Table of Contents Show
- Do RVs Need to Obey Truck Speed Limits?
- Do RVs Have a Different Speed Limit Than Standard Vehicles?
- How Fast Should You Drive an RV?
- What Could Happen If You Drive Too Fast in an RV?
- Tips for Driving Safely in an RV
- Stay Safe This Camping Season, and Enjoy the Journey
If you travel over state lines, the rules for RV driving can get tricky. Can I triple-tow?
Do I need to stop at weigh stations? Do I need to obey a different speed limit? It’s important to understand the rules for safe RV travel, so let’s tackle the question of speed limits for RVs.
If you don’t know what speed to go on interstates when driving or towing an RV, keep reading.
Do RVs Need to Obey Truck Speed Limits?
You’ve probably noticed that individual states set the speed limits.
Along Interstate-40 in North Carolina, the speed limit might be 65 miles per hour, but along I-15 in Utah, the speed limit might be 80. Each state also sets truck speed limits as necessary.
Thankfully, only five states require RVers to drive at a different speed than standard passenger cars. However, just to be safe, you should obey truck speed limits in California, Idaho, Indiana, Montana, and Washington.
Do RVs Have a Different Speed Limit Than Standard Vehicles?
As you travel across the country, you’ll find no set RV speed limit. You’ll see Class A motorhomes barreling down the interstate at 75 miles per hour. You’ll also see trucks pulling huge toy haulers going 60 on the same interstate.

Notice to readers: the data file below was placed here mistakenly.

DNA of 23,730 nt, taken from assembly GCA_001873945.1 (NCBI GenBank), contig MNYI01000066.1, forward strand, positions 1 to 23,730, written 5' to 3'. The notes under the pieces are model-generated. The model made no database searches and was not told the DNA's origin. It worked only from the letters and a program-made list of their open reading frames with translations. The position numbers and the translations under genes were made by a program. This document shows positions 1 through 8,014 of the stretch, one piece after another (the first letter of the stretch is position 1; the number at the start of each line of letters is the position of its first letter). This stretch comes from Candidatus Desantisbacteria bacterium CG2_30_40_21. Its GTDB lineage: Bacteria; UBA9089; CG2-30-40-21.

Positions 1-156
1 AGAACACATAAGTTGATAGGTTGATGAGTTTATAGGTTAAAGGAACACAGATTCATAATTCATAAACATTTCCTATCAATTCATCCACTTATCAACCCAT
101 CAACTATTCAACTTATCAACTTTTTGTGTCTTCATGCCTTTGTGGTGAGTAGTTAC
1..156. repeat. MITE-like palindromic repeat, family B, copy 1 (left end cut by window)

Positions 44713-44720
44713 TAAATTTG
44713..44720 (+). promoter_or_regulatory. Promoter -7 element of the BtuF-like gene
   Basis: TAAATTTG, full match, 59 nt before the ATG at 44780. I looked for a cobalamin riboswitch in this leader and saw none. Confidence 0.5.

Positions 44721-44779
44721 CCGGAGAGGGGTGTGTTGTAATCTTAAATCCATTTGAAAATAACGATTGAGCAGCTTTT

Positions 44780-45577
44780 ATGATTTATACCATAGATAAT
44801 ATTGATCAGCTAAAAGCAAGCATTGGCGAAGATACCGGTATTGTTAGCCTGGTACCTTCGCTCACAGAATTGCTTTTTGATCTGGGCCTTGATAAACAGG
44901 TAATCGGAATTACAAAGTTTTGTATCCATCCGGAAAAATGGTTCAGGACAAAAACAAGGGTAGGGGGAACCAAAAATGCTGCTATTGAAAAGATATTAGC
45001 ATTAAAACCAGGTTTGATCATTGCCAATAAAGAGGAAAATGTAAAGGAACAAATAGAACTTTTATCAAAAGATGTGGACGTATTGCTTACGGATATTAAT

A lot of times, it comes down to personal comfort. Most RVers will testify that driving under the speed limit is safer. Some won’t go over 60 miles per hour, especially when towing. Others feel safe around 70. But no laws designated an RV speed limit.
However, as mentioned above, five states require RVers to drive under the posted speed limits. For example, if you’re towing in California, you can’t exceed 55 miles per hour. It doesn’t matter your length or weight.
However, if you drive a motorhome and don’t have a towed vehicle, the law considers this a passenger vehicle, and you don’t have to remain under 55. However, once you connect that toad, you’re now towing and must drive slower.
How Fast Should You Drive an RV?
If you want to debate, gather a group of RVers and ask them how fast they should drive their RVs.
You have the one camp that says as long as they don’t shake or sway, they can go as fast as any other vehicle on the road. You have the other camp that says driving above 65 miles per hour gets too dangerous.
RVs are longer, heavier, and wider than standard passenger vehicles. If you’re new to RVing, drive under the speed limit to maintain control of the RV. However, many seasoned RVers will travel 70 to 75 miles per hour without thinking about it.
Speed also comes down to your tires. Trailer tires have ratings for certain speeds; if you don’t adhere to those, you risk tire failure. Typically, if you remain under 65 miles per hour, your trailer tires can handle the load capacity and speed of the RV.
What Could Happen If You Drive Too Fast in an RV?
Unfortunately, catastrophic events can occur if you drive too fast in an RV. First, your tires could blow.
The friction between the tires and the road generates heat, and if your tires get too hot, you could have to change a tire on the side of the road and pay for costly repairs.